Lightning strikes in the same place for a third time. I mentioned last week that I read 38 singles and 2 graphic novels for that release week, and that holds true for this week as well. I had a chance to read a bit more, but I chose to use that time to get done with some of my novel reading and also catch up with some of my reviews. 15 titles out of 40 read were reviewed by me this week. I feel good!
The surprise hits of this week were Aliens: Fire and Stone #1 and Prometheus: Fire and Stone #1, both from Dark Horse Comics, Pathfinder: City of Secrets #5 from Dynamite Entertainment, Catwoman: Future’s End #1 from DC Comics, Hack-Slash: Son of Samhain #2 and Chew Volume 1 both from Image Comics. Comics which disappointed me this week were Edge of Spider-Verse #3 from Marvel Comics, Sensation Comics #7 from DC Comics, and… that’s it thankfully! The graphic novels of this week were Chew Volume 1 and Thor: God of Thunder Volume 3.
New York Comic Con is an event that I’ve been wanting to attend for the last two years, but haven’t been able to find an opportunity until now. There’s always something that comes up and throws a kink in the plans. From all I’ve heard, it is also a much better con-experience than San Diego Comic Con since it is much more focused on comics, unlike its bigger cousin which has become dominated in recent times by genre television shows and by Hollywood. Besides, SDCC is a much tougher Con to get into in the first place, which is why I’d love to attend NYCC more than anything else.
Living the Con experience through news that filters out of it and about it, IDW Publishing yesterday released info on its Con exclusives. In recent years Con exclusives have become a bigger and bigger thing, especially at the larger Cons so that the publishers are able to attract more foot-traffic and what not. Te exclusives run the gamut of everything, and IDW is also offering some really cool and awesome covers as well, and I like the look of them If I could, I would totally get some of them. Anyway, here’s what’s IDW offering this year at New York Comic Con 2014.
It may just be me, but I think that with his work on Samurai Jack that writer-artist Jim Zub has really mastered the art of standalone storytelling. Each of his issues, whether they are part of an arc or not, really feel like great self-contained stories, and that’s one of the things that I love so much about his run on Samurai Jack. Apart from the whole nostalgia feel of it, his writing has been spectacular on this series, and the art by both Andy Suriano and (guest) Brittney Williams has been impressive to a great degree. Each month I can tune in to a Samurai Jack comic and not be disappointed.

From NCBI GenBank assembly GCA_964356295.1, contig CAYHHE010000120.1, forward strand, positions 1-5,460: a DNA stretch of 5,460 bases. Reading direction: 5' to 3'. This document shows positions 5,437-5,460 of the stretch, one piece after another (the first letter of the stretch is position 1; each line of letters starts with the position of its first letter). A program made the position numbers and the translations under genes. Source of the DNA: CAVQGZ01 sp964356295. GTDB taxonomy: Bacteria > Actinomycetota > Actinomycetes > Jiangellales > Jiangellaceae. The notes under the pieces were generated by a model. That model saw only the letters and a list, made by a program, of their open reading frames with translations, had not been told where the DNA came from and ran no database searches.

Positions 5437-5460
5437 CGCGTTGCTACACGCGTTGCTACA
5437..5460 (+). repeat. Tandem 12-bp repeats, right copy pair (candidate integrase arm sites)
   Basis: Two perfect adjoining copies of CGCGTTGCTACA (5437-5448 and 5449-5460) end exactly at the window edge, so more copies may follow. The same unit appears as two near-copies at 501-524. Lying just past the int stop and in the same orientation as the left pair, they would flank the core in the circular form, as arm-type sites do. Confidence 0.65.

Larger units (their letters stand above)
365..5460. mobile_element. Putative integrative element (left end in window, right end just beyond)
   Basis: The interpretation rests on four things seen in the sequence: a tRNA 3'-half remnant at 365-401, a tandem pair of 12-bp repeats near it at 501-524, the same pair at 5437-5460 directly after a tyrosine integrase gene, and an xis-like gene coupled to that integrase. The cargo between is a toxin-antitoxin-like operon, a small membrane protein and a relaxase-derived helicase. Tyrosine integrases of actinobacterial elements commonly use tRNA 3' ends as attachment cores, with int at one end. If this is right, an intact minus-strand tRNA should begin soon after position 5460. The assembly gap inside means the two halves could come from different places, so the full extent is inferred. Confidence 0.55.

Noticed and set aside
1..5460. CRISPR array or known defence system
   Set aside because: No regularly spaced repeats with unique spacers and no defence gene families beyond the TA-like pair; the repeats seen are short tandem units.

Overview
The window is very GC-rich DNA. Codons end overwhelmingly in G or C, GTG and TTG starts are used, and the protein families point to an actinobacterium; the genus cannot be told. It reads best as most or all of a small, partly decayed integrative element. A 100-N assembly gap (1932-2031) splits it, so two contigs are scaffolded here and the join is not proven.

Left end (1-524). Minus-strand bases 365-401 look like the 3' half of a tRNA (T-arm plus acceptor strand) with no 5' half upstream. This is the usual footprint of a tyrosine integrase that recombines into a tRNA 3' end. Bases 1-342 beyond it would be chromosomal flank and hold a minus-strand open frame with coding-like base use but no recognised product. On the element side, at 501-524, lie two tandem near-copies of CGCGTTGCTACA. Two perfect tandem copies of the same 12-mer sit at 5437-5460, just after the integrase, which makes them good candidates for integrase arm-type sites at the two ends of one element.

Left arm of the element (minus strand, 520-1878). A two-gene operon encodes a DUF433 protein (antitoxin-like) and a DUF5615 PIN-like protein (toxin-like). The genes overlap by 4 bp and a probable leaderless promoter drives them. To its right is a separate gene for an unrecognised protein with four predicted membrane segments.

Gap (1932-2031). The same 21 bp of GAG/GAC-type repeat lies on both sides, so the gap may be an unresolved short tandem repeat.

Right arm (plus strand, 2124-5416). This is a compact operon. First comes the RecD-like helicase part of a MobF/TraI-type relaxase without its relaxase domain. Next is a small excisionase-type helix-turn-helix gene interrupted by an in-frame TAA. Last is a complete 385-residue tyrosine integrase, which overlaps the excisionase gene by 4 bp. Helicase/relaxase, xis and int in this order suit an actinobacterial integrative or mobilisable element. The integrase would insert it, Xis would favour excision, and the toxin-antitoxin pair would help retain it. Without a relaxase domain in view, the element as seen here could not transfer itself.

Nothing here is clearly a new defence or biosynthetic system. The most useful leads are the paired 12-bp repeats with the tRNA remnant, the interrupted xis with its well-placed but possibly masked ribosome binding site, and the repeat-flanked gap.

I didn’t get around to doing reviews of the last two Samurai Jack issues, either because I was traveling in the week they came out, or because I just couldn’t focus enough to get through as many reviews in that week that I wanted to. But with this week’s Samurai Jack #12, I kind of take a stand on it and so here it all is. Samurai Jack #10 is a standalone issue that deals with Aku trying to defeat Jack by going into his dreams and taking over his mind while Samurai Jack #11 and #12 are part of an arc that really tests Jack’s skills and his endurance and his thirst for vengeance on Aku. Of course, it helps that the art is as great as it is too, so the overall experience is that much better.
I’ve long been a fan of G.I. Joe in all its forms, whether as an animated television series or as comics or as action figures. The recent movies have been the only disappointing part of my life-long G.I. Joe experience, sadly enough, but it is very easy to look past them for there is a vibrant and exciting franchise out there that remains undimmed in its awesomeness despite the terrible movie duology. I’ve been reading G.I. Joe comics on and off for a number of years, taking an occasional break as it were, and as I start to get back into the new phase of G.I. Joe: A Real American Hero comics from IDW, it also seems like a great time to read G.I. Joe as an ongoing.
Karen Traviss is, to my knowledge, the first British writer of G.I. Joe, and also the first woman as well. As such, she brings a very different take to the franchise than you’d expect otherwise and given her own experiences writing military science fiction over the years and all, I think it is an exciting time to be a G.I. Joe fan. This week’s relaunched G.I. Joe #1, set five years after the end of the previous series, starts the “Fall of G.I. Joe” arc and the outlook of the world in this reboot is both exciting and fresh, whether we talk story or art.
I started reading G.I.Joe comics back in 2006, when I worked through the entire Marvel run in about a month flat, which is kind of a staggering rate, but then again, I didn’t have anything to do in the summer holidays that year. It wasn’t until six years later, in 2012, that I got back into the world of G.I. Joe comics thanks to IDW Publishing, which had secured the rights to such. I followed them only intermittently however, but when I heard that IDW had also put out a prose anthology of G.I. Joe stories, my interest peaked a great deal. And here we are now.
This review is a repost of the original review on The Founding Fields, which can be found here.